Can the frequency of cricket chirps be used to predict the outdoor temperature? According to one of the founding fathers of communications engineering, George Washington Pierce, the answer is yes. During his career, Pierce invented several pieces of technology that earned him patents and a lot of money from companies like RCA and AT&T. When he retired, Pierce built a device that allowed him to record the sounds made by various insects near his New Hampshire home. In 1948, he published his research findings in a book titled The Songs of Insects.
In this Activity, ou will examine data that Pierce collected on the number of chirps per second of the striped ground cricket and the outdoor temperature in degrees Fahrenheit. You will compose a Word document with the answers to each of the numbered questions below as well as your scatterplot with regression line. Cricket chirps per second Outdoor temperature (OF) 20. 0 88. 6 16. 0 71 . 6 19. 8 93. 3 18. 4 84. 3 17. 1 80. 6 15. 5 75. 2 14. 7 69. 7 82. 0 1 5. 4 69. 4 16. 2 83. 3 15. 0 79. 6 17. 2 82. 6 17. 0 83. 5 14. 4 76. 3 1. Enter the data into your MS Excel spreadsheet. Which is the explanatory variable? 2.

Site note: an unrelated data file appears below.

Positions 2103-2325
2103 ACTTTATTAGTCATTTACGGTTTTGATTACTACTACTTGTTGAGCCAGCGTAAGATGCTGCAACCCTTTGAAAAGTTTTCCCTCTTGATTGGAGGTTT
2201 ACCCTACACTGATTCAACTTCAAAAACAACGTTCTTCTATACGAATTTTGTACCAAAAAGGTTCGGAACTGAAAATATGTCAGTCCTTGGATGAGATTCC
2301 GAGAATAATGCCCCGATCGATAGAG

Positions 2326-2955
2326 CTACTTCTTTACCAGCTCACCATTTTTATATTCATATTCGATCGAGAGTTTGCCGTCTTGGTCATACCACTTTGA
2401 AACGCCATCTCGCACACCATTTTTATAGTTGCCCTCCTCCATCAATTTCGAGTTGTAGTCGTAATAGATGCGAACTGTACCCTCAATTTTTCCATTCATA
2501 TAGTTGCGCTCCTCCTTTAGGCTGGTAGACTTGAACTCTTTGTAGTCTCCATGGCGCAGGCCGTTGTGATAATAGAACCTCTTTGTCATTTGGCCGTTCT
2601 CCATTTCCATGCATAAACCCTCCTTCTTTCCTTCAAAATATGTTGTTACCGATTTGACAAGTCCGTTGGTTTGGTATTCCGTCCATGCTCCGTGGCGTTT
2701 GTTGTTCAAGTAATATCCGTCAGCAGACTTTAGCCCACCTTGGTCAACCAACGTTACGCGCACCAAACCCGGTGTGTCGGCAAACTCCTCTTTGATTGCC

Make a well-labeled scatterplot of the data. Describe the direction, form, and strength of the relationship. Are there any outliers? 3. Use MS Excel to find the least- squares regression line for these data. Record the equation, paying attention to precision. [After plotting the scatterplot, position cursor on one data point and right click. Choose Add Trendline, then select linear. Experiment with Chart Layouts to find regression equation. ] 4. Interpret the slope and the y-intercept of the least-squared line in this setting. 5. Use the equation to predict the temperature when there are 15 cricket chirps per second. Determine the value of the Correlation Coefficient. [Remember that the r is the square root of r2] Comment on how well the regression line fits the data. 7. Is it reasonable to use the equation to predict the temperature when there are 25 cricket chirps per second? Explain. 8. Crickets make their chirping sounds by rapidly rubbing their wings together. From Pierce’s data, we see that outdoor temperature increases as the number of cricket chirps increases. Can we conclude that the increased number of chirps causes the temperature to increase (maybe due to the heat generated from wings rubbing together)? Explain.